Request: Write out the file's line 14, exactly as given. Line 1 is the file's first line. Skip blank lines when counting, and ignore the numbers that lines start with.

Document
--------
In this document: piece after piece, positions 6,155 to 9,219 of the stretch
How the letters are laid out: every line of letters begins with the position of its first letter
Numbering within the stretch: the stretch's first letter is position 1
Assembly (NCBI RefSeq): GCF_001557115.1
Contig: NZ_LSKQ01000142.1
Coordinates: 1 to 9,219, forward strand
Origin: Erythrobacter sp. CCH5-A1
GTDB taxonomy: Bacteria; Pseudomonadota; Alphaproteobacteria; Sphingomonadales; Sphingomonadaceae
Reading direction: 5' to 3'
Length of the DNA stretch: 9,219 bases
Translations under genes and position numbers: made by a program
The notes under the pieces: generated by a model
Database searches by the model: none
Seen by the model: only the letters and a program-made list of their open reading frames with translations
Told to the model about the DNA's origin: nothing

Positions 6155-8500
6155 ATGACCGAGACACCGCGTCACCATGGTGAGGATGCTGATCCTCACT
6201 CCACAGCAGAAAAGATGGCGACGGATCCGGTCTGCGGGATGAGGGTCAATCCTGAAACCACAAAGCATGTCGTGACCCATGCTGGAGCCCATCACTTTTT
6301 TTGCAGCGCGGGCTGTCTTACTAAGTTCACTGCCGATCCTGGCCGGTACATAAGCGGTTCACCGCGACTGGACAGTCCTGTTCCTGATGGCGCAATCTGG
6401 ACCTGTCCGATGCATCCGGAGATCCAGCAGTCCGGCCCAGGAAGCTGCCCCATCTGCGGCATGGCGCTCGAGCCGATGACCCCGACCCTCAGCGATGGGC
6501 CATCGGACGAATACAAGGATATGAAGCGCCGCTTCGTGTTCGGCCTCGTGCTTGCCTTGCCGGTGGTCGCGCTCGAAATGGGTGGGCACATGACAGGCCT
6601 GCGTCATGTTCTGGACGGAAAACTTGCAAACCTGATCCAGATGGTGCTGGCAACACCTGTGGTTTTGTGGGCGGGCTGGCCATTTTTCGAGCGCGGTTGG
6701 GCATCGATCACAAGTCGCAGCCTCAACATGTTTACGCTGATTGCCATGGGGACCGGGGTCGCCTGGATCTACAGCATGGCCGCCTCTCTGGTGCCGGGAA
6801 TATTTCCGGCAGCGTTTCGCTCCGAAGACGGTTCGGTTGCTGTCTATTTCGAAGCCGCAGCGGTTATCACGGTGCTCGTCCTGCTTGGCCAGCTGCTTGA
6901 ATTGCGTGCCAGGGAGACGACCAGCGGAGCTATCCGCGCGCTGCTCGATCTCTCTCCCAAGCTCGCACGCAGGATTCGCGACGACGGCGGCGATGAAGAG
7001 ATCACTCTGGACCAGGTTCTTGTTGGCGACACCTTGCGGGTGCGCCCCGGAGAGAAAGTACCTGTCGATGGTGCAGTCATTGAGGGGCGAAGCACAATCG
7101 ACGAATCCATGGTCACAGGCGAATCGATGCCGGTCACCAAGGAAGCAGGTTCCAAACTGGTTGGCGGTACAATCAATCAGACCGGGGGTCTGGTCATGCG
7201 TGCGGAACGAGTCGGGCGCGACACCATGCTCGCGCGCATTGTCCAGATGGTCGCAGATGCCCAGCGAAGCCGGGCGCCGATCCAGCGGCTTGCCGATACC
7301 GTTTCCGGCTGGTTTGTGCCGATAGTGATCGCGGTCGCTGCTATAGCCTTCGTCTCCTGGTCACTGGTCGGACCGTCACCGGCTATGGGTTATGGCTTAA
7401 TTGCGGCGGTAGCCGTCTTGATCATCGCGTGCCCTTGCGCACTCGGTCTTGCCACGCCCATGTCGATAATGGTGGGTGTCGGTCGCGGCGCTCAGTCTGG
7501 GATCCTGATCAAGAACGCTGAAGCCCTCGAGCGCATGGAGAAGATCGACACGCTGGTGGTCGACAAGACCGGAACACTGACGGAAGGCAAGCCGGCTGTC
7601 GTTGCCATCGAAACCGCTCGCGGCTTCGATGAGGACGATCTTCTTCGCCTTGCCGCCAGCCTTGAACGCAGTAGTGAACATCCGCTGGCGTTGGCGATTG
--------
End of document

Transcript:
Seen by the model: only the letters and a program-made list of their open reading frames with translations